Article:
Every two years, people from around the world gather in Turin, Italy, for an event like no other. Chefs, small producers, artisans, fisherman, youth and community activists converge, bringing with them foods found only in their small corners of the world. You may find fish sourced from the coast of the Philippines sitting next to wine produced at a Georgian vineyard. The sights, smells and tastes mix together in a way that seduces the palate.
This is Terra Madre, a meeting ground for members of Slow Food International.
Slow Food, as a whole, aims to reclaim access to local foods, to nurture the idea of consuming local food together and to ensure all people have access to high-quality foods. Terra Madre is just one component of this bigger network, which includes parallel events Salone del Gusto and The Ark of Taste (to preserve nearly forgotten foods) and hundreds of convivia around the globe that host local events.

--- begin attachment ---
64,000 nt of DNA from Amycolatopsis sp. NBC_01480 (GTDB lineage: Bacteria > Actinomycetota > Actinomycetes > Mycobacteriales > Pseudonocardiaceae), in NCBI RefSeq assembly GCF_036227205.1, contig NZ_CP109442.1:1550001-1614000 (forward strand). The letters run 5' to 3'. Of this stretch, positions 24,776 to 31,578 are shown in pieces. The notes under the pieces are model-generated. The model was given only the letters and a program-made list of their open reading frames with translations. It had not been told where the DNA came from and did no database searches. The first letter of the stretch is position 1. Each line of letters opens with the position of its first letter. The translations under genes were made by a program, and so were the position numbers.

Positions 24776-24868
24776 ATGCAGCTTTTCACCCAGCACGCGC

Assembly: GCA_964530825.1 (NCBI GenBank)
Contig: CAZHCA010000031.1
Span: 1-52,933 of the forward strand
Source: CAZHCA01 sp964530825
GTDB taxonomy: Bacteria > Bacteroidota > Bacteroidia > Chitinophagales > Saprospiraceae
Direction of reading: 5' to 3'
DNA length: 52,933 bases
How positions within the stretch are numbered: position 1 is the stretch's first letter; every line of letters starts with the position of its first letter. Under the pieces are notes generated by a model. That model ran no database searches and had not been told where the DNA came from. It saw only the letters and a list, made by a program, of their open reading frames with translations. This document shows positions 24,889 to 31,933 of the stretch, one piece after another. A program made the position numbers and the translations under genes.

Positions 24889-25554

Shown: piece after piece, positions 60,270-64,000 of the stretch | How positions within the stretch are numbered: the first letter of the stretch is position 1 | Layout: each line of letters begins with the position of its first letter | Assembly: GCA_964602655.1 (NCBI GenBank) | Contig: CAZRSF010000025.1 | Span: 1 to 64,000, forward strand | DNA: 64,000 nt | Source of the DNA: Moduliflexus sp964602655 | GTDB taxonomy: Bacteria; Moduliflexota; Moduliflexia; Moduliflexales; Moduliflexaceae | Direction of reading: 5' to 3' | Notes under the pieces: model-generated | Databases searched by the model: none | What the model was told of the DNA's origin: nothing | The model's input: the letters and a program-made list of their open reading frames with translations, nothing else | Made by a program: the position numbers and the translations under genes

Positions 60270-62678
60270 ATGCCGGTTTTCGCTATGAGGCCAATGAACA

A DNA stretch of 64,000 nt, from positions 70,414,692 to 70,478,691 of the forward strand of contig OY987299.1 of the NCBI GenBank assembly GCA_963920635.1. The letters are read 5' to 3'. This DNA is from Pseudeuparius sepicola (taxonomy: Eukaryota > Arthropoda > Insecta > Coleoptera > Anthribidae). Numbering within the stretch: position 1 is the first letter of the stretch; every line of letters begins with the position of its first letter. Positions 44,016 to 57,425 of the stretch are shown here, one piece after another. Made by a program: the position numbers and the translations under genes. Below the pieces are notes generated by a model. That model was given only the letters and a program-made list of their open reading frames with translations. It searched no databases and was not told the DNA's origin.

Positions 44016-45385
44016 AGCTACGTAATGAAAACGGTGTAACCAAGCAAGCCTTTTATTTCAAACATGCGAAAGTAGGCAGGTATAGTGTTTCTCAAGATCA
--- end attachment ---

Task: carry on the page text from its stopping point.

Ensuring people can get to Terra Madre is a priority for the organizers. For those who fly in for the four-day event, Terra Madre provides four nights of lodging, three meals per day, a shuttle service, and transportation to and from the airport.
“It has been, for me, one of the most inclusive events I’ve ever been to—most inclusive, most diverse, most democratic,” says Jim Embry, a community activist in Lexington, Ky., and Terra Madre delegate. “This organization believes in the sense of Earth’s diversity.”
Watch the video above as Embry tells more about the Terra Madre experience.